Afrikaans name: Duineseepbessie
Dune Soap-berry tree
The Dune Soap-berry gets its common name from the soap that can be made from its seeds. The fruit of the tree is also edible and various other parts of the tree are said to help treating some medical ailments. Although it is not the most attractive tree it is a good addition to an indigenous garden as it attracts so much wildlife.
It's not only humans who can feed off the Dune Soap-Berry. Various mammals eat the leaves while monkeys enjoy the fruit. Fruit-eating birds are also attracted to the fruit. It also attracts a variety of insects. It is the host tree for numerous species of butterfly.
The tree usually remains small and is often not much more than a shrub, although under certain conditions they can reach a height of 9 metres. The small creamy-coloured flowers appear in clusters. Flowers may be on the tree from May to June. The fruit is small and almost looks like a bunch of grapes. As the fruit matures it turns yellow. The fruit is initially hairy but becomes smooth.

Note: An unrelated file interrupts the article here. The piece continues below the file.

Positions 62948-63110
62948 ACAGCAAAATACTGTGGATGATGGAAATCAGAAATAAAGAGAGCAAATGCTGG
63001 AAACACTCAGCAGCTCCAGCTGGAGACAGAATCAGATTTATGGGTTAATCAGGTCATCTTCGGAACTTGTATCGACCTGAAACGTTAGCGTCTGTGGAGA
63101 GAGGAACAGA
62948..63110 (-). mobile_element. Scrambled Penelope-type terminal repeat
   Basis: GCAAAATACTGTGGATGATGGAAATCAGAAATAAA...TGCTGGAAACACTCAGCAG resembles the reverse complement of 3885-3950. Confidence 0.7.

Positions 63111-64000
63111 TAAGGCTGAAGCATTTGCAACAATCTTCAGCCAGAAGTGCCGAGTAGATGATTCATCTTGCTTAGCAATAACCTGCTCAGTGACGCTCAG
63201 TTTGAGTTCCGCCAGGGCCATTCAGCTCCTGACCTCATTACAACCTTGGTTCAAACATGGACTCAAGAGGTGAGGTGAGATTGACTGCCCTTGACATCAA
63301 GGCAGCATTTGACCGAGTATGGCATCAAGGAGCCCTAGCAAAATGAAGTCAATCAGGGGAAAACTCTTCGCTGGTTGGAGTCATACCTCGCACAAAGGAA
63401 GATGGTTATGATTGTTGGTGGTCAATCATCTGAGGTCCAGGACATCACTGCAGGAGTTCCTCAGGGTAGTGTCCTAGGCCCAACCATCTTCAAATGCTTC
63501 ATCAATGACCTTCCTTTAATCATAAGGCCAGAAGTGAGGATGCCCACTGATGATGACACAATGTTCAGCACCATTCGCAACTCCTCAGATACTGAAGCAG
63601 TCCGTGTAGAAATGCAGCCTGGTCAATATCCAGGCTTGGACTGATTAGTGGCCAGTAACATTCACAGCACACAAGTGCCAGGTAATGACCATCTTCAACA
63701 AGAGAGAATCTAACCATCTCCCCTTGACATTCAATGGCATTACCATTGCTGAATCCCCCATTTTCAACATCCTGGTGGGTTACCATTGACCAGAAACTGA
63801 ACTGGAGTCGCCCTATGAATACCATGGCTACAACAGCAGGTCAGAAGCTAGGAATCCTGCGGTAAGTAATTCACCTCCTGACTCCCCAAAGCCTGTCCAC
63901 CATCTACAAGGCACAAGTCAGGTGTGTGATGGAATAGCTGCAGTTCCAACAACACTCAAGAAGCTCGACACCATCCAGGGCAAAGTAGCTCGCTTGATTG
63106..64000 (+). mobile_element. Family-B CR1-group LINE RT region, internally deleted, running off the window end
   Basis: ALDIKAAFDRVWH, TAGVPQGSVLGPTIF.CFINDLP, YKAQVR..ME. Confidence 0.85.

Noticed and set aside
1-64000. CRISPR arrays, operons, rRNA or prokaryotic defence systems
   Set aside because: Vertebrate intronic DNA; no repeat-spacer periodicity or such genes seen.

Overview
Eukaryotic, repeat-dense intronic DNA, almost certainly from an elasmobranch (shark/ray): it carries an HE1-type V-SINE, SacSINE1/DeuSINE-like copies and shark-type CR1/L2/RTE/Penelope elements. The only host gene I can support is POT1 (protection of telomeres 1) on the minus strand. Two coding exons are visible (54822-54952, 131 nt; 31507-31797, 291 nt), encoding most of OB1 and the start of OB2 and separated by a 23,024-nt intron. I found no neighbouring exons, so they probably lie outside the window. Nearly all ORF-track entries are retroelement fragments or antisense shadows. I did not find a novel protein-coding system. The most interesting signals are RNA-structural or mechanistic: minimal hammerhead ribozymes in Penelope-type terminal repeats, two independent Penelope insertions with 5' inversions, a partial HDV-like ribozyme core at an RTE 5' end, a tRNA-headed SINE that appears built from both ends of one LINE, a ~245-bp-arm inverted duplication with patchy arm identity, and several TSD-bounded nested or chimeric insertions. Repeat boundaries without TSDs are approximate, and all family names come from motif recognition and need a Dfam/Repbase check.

The Dune Soap-berry is found in various types of forest as well as in bushveld and coastal bush. Its distribution runs from the Eastern Cape through to Mozambique. It is also present in some areas of Mpumalanga.
References and further readingButterfly Gardening in South Africa - Author: Jill Reid - Published: 2000 - Page: 90
The Beach Book - Author: Jerry Gosnell - Published: 2011 - Page: 138
The Complete Field Guide to Trees of Natal, Zululand and Transkei - Author: Elsa Pooley - Published: 1994 - Page: 288
Trees of Southern Africa - 3rd edition - Author: Keith Coates Palgrave - Published: 2002 - Page: 647